CarePages.com members demonstrate the power of altruism; helping others
relieves one's own health issues
CHICAGO, May 15 /PRNewswire/ -- Meet Cindy Zamirowski, a 56-year-old breast cancer survivor who less than a month after getting the "cancer free" thumbs up from her physician, stepped off the curb to raise funds for cancer research in the 5K "Y-Me Race to Empower" in Chicago.
The Bolingbrook mom of three and grandma of three rallied her team of 16 angels at her side and 117 of her sixth grade students on the sidelines to raise more than $4,500 for breast cancer research. That was only a start to her now lifelong plan to help others through their cancer journeys.
Zamirowski's altruism underscores what goes on behind the scenes every day among the more than 3 million members of the CarePages.com community. Many find that after or during a health occurrence they benefit emotionally and physically by unselfishly reaching out to others facing a health crisis.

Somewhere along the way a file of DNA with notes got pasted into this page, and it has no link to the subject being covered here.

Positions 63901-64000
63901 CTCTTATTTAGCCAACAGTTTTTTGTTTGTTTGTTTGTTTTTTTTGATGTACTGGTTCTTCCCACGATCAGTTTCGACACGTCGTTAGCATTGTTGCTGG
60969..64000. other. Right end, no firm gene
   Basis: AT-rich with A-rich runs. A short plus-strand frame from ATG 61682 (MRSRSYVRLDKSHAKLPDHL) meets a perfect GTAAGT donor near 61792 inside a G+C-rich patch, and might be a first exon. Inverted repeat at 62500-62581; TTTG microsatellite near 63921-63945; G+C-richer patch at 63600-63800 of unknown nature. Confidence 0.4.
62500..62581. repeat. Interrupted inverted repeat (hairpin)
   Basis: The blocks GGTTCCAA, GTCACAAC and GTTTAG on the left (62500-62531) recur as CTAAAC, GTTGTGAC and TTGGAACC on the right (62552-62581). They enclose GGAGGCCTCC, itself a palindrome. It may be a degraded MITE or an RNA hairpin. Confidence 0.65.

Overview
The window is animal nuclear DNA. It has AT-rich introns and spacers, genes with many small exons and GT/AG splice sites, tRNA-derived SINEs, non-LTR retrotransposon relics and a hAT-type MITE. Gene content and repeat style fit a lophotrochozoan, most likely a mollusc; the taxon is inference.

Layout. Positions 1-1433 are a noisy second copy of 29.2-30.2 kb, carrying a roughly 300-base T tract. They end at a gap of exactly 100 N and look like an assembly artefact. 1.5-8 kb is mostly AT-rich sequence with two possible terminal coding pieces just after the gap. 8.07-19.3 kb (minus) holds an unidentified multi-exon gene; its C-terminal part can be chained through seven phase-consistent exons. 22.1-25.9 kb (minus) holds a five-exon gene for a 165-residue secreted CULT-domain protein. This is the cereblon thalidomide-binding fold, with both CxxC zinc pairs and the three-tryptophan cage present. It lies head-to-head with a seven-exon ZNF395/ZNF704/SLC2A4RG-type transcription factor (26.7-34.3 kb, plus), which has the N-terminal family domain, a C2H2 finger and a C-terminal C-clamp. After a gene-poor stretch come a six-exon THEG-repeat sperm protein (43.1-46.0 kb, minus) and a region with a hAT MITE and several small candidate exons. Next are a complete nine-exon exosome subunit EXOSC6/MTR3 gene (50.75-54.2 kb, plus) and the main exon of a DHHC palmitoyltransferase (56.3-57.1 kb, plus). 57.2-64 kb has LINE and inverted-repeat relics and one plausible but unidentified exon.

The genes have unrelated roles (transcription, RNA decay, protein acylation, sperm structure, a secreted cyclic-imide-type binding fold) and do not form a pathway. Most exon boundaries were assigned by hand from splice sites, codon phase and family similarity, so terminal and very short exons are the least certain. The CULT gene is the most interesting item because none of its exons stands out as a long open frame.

Joana deBelkadi, a bereavement counselor in Santa Cruz, CA, for example, overcame colorectal cancer and now offers support and hope to children battling cancer. And Sarah Doyle, a suburban Boston mom, joined Mothers of Omphaloceles, a support group that meets online, after her son beat tremendous odds and overcame the usually fatal birth defect.
"We see this over and over again among our CarePages members," says Dr. Sharon Langshur, co-founder of CarePages.com, an online community that helps people cope with the emotional aspects of a health challenge. "Going through a health occurrence can be a life-changing experience that transforms people and prompts them to want to give back and help others."
Recent research commissioned by CarePages demonstrates that giving back
is an integral part of the community experience, and Langshur has seen it
play out in many ways. She offers her insights with these tips for giving
back after a health occurrence
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